Or, they could be licking your ears for the same reasons as they lick anywhere else. It may be that your ears are the most accessible place for them to lick.
However, you shouldn’t let your dog continually lick your ears. According to The Lancet, a patient experienced continued ear infections—complete with pus—after their dog licked their ear. They even developed meningitis.
The paper theorized that this might have occurred as the patient had a ruptured eardrum. So, if you have consistent ear infections, your dog licking your ears may be the cause.
Why Do Dogs Lick You When You Rub Their Belly?
Your dog will lick you when you rub their belly because they want to interact with you. You are showing them affection, and they are showing you affection back.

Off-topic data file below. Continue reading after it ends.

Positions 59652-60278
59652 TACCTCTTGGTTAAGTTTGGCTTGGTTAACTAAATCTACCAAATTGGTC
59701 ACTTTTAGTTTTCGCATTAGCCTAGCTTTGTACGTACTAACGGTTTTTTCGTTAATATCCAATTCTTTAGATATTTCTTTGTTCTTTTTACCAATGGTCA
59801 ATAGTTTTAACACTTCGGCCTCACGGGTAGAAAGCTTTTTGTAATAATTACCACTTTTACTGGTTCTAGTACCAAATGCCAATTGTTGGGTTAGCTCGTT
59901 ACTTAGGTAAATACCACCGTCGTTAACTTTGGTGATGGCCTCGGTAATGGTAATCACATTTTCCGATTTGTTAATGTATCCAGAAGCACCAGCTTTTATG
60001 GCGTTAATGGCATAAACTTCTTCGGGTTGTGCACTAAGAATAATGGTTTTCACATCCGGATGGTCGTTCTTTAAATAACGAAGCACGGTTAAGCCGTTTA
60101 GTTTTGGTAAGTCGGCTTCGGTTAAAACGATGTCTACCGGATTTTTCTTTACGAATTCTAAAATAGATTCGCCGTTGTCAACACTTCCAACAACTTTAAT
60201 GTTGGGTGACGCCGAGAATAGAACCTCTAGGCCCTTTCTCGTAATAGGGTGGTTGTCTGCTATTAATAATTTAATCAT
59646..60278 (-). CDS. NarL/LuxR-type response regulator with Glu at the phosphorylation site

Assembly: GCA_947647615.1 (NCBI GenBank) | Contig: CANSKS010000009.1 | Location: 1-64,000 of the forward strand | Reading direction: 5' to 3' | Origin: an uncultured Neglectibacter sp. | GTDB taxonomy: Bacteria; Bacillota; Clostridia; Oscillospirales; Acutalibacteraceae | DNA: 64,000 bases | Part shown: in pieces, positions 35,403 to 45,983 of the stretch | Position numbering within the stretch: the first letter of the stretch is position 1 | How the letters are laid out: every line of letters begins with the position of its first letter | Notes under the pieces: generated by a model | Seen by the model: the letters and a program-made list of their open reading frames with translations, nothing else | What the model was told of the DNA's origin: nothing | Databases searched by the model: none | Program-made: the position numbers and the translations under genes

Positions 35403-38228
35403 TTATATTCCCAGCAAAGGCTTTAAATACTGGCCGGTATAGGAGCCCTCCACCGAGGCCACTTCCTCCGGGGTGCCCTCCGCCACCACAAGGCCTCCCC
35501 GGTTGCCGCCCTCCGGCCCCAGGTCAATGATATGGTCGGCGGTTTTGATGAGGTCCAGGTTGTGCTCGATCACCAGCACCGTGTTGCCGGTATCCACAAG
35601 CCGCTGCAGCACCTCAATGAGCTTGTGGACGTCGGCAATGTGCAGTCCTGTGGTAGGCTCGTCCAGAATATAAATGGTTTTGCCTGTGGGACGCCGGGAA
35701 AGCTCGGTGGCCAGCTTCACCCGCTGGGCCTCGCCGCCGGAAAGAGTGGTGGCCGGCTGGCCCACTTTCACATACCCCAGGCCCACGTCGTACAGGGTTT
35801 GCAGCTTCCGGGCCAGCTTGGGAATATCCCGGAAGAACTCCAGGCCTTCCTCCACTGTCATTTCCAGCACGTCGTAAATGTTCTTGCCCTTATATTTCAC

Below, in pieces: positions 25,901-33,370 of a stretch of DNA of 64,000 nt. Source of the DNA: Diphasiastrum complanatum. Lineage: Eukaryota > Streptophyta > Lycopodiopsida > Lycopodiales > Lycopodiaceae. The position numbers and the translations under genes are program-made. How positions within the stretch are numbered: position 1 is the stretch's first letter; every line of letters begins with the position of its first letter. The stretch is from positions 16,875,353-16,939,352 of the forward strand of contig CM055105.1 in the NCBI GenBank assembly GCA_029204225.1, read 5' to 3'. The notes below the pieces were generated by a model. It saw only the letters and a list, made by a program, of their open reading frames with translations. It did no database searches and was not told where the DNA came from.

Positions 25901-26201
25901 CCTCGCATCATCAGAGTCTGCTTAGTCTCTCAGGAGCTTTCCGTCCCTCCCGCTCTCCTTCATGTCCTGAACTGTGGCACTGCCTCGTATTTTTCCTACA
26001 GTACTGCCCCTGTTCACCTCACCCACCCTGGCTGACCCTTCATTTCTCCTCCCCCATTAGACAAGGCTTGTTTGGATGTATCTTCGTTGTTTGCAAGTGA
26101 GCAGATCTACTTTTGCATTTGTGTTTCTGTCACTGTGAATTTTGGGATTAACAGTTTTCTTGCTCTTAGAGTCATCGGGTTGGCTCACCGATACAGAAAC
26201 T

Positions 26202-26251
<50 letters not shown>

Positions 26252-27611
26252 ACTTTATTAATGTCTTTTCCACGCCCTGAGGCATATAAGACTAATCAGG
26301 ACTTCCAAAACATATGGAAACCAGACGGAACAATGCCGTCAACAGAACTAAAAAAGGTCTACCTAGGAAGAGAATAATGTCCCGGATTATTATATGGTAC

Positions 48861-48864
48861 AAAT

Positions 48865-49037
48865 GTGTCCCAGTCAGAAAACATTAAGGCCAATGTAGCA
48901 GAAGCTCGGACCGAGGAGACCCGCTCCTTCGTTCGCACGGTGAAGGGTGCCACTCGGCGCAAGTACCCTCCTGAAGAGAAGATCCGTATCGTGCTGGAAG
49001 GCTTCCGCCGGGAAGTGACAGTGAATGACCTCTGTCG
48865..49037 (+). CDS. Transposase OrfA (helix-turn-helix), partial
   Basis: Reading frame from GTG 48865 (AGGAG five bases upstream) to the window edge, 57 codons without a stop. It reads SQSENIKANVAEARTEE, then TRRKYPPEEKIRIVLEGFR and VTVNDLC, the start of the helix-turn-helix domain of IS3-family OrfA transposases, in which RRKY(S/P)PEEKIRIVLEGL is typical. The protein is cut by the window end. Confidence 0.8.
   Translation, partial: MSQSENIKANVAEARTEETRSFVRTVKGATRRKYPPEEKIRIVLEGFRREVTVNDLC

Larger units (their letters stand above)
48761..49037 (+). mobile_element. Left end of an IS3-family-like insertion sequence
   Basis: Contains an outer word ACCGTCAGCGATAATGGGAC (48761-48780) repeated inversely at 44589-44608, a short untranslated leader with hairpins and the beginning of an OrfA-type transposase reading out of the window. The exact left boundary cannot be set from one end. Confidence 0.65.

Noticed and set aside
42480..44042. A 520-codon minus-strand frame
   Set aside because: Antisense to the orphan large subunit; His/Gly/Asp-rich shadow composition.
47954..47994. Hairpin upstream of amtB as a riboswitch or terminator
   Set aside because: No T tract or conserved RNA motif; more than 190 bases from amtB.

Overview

This behavior, again, has its roots in natural instinct. To reinforce the social bonds of the pack, wild dogs and wolves will groom each other. This may be reciprocal, i.e., wolves grooming each other at the same time. Your dog licking you may be their ‘response’, in a way.
My Dog Keeps Licking My Other Dog
If your dogs keep licking each other, that’s nothing to worry about. As stated above, dogs frequently lick one another to establish trust and pack hierarchy. Your dogs are merely expressing their instincts.
Furthermore, they won’t understand if you tell them to stop. Dogs are clever, but not that clever. If you shouted at them or punished them, they wouldn’t understand why, and would likely continue.
The only issue is that the other dog may have fleas, scabies, or another similar problem. If that’s the case, you should try to get them to stop.
Should You Stop Your Dog Licking You?